Another important initiative is the programme known as PICKUP (Professional, Industrial and Commercial Updating). Further and higher education has an important role to play in keeping industry and commerce competitive by providing training to meet the updating needs of firms. The PICKUP programme is encouraging the growth of such training by colleges and universities and has ensured that the volume of updating training is now growing by more than 10 per cent. per year. In some institutions, growth has been in the region of 30 to 40 per cent. The PICKUP programme aims to achieve a five-fold increase over the coming years and to ensure that PICKUP work becomes one of the mainstream activities for all institutions.

Moving with PICKUP into higher education, in spite of some suggestions made this afternoon, opportunities for young people to enter universities, polytechnics and colleges of higher education have never been better. There are more students in higher education now than ever before. Gains in efficiency have secured better value for money and have allowed institutions to provide 160, 000 more places than they provided seven years ago while maintaining the quality and high standards of which the nation is rightly proud.

My noble friend Lord Elton referred to the action which the Government have taken to improve initial teacher training courses and to relieve teacher shortages in particular subjects—with some success on the basis of the latest figures which he quoted. We have also introduced a new specific grants scheme to ensure much better targeted in-service training. I can assure my noble friend that my right honourable friend's criteria for initial teacher training emphasises that they should all contain substantial teaching practice and pay due attention to class management and control, and that in no case should qualified teacher status be awarded to a student whose classroom work is unsatisfactory.

The Government welcome and have done much to promote the major growth in recent years between universities and industry. Between 1982 and 1985 universities' direct earnings from industry rose from £23 million to £48 million, much of which was in the field of research. Earnings from industry, however, amount to only 2 per cent. of total university income and we would wish to encourage the further development of collaborative links. Not only do these links bring financial benefits to the universities, they have to do with establishing greater mutual understanding of each other's needs and of the ways in which each operates. That can only be for the good. In this context, I commend to your Lordships the excellent report Towards Partnership, which was published recently by the Council for Industry and Higher Education and to which the noble Lord, Lord McIntosh of Haringey, referred.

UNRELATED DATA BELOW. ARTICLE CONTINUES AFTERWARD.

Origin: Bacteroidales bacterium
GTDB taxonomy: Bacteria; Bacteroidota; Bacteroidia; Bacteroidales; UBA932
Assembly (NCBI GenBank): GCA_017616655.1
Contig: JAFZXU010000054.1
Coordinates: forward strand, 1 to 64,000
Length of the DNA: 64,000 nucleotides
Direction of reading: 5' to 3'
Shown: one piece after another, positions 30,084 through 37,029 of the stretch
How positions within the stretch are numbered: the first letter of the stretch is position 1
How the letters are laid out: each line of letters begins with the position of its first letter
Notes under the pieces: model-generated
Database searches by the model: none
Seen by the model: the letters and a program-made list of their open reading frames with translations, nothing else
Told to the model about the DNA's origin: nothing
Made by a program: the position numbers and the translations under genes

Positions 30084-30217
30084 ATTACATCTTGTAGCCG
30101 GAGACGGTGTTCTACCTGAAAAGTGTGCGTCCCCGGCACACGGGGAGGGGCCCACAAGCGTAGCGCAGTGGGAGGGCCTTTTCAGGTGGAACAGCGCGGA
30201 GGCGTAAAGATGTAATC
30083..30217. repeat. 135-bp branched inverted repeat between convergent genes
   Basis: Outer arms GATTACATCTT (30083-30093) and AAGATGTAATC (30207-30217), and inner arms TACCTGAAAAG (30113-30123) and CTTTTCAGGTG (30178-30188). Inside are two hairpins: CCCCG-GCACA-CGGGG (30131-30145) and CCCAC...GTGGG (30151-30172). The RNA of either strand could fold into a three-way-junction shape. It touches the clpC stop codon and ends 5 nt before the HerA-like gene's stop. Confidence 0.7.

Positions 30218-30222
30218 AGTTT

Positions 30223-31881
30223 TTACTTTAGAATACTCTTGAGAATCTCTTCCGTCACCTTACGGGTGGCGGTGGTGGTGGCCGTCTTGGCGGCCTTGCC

We can be justly proud of the high quality of academic research in our institutions of higher education and of the outstanding record of our scientists. The Government are committed to maintaining and enhancing the strength and quality of the science base. Since 1979, the science budget has been increased by 14 per cent. in real terms. However, because of the increasing costs of undertaking world-class research, there is a greater need for selectivity in the funding of research. We welcome the moves made in this direction by the UGC and the Advisory Board for the Research Councils, and we would wish to see this process taken further. This meets one of the suggestions put forward by my noble friend Lord Blake.

I hope that it has been helpful to the House to illustrate what has already been achieved. However, there is always room for improvement. One of these areas in non-advanced further education where we are looking for progress and which was mentioned by the noble Lord, Lord McIntosh of Haringey, and others is in rationalising the structure of professional qualifications. The present structure is often described as a jungle. It will never be wholly straightforward because of the need for a range of options. But it does not have to be as confusing as it is now. The National Council for Vocational Qualifications was set up in September 1986 to classify existing vocational qualifications into a progressive series of levels and it will aim to ensure that all such qualifications require a combination of vocational education and relevant training with particular emphasis on the application of skills and knowledge.

As far as higher education is concerned, the Government's plans are set out in the White Paper. I am glad to observe that this continues to enjoy a generally warm welcome from your Lordships.

The Government's commitment is to the widening of access to higher education and to increasing the efficiency, quality and accountability of universities, polytechnics and colleges. There are three main strands in their proposals. The first concerns student numbers and access to higher education, to which there have been several references during our debate. I stress first that there are more students in higher education than ever before. Overall numbers have increased by 160, 000 in the past seven years; nearly half the increase has been in part-time numbers. There is a higher proportion of women students. Mature student numbers have risen by 25 per cent. The Government's policy is that there should be further increases. As the noble Lord, Lord Glenamara, noted, we are working on the basis of projection Q; that means 50, 000 more students by 1990 and one in five of our young people participating by the end of the century compared with one in five now.